As Pakistan tried to recover from the fall of Dhaka, Daud Khan who took over the throne of Afghanistan from King Zahir Shah, using Pashtunistan movement as a pretext to the coup earnestly fueled insurgencies in the country. USSR’s support to Daud’s regime while socialist Zulfiqar Ali Bhutto was in government in Pakistan could have served as a mean to bringing the countries closer. Bhutto in fact extended a welcoming gesture by recognising Daud’s government but Daud showed little regard for the socialist counterpart. Daud resumed Afghan proxy interventions in Pakistan. Under his leadership Afghanistan supported both Pashtun and Baloch separatist movements against Pakistan by providing their cadres with arms and ammunition, establishing training camps and sanctuaries on Afghan territory. The Afghan government spent a fortune every year to provide overt and covert support to the Pashtun and Baloch nationalist leaderships for carrying terrorist activities on Pakistani territory both against the civilians and the paramilitary forces. Prominent political figures from federal parties were attacked, Hayat Mohammad Khan Sherpao was assassinated in a bomb blast in Peshawar while a bomb blast rocked Quetta as the Bhutto was addressing a meeting in the city. The regime alongside kept condemning Pakistan at international forums for mistreatment and discrimination against minority races.
Daud left Pakistan with little options but to adopt a two-faced policy and channel the sentiments of Islamic brotherhood in Afghans to its support. As a counter to the ethno-centric movements and to redefine the identities Pakistan went ahead with supporting Islamist groups in Afghanistan. The fact that the move was initiated in the times of Zulfiqar Ali Bhutto, a socialist, left-wing leader of Pakistan depicts the desperation of the country to put a stop to the ethnic terror sponsoring from Afghanistan. The same Islamic rebel forces that later served as a strategic asset for the United States and its ally Pakistan after the Soviet invasion of Afghanistan. Pakistan’s support to those forces pressured Daud to come to the negotiating table with Bhutto and forced him to reconsider his support for the Pashtunistan movement.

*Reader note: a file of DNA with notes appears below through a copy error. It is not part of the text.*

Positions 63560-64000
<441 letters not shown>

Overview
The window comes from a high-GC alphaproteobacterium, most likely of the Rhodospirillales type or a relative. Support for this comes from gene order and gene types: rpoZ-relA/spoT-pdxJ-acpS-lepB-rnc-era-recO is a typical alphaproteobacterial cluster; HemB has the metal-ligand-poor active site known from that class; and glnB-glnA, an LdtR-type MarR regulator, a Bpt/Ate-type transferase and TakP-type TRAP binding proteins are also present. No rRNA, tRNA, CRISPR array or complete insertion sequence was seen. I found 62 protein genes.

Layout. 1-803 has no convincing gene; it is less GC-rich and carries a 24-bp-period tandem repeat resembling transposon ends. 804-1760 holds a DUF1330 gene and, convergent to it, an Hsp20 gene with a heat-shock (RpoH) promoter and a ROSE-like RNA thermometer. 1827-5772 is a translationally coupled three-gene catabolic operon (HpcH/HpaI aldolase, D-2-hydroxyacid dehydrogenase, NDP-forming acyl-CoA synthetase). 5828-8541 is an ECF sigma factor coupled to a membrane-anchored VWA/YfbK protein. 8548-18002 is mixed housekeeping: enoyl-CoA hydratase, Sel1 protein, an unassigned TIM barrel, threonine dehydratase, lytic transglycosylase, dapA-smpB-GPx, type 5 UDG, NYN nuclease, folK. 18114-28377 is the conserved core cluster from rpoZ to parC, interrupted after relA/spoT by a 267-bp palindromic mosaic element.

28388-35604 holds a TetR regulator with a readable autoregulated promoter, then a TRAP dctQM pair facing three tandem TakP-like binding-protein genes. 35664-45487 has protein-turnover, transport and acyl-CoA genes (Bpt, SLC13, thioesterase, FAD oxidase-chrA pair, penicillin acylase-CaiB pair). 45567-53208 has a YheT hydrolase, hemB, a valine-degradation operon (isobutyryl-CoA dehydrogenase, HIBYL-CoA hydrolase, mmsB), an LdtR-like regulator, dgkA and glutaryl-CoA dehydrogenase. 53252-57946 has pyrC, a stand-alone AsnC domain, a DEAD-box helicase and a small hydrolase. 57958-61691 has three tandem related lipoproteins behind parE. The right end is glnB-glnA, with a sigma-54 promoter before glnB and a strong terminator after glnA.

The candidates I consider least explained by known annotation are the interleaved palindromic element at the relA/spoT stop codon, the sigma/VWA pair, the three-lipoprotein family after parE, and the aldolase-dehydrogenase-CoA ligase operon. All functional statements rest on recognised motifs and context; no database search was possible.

The two countries almost reached an agreement on the issue as well as on Durand line before Bhutto’s government was toppled by General Zia in a marshal law and subsequently Daud was killed by his previous allies of the People’s Democratic Party of Afghanistan (PDAP). The pro-USSR transition government between Daud’s murder and Russian invasion revised on the progress made by the two government and resumed their support for the insurgent movements, compelling Zia’s regime to invest in strengthening the Islamists. Afghanistan soon fell to Russian invasion and rest is history. What easily escaped the memories of the people is Pakistan may have supported a group of Islamist rebels who contributed to miseries of Afghans in the subsequent years. The reason for Pakistan extending them support was to contain the expansionist motives of Afghanistan. Pakistan otherwise could have found a natural ally in the country for the religious and cultural symmetries and the personal ties among the people. Instead, it was caught in a vicious cycle where both the problem; ethnic terrorism and the solution it devised; Taliban, only concluded in putting the country’s reputation and security in a jeopardy.
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The opinions expressed in this article are the author's own and do not necessarily reflect the viewpoint or stance of SDPI.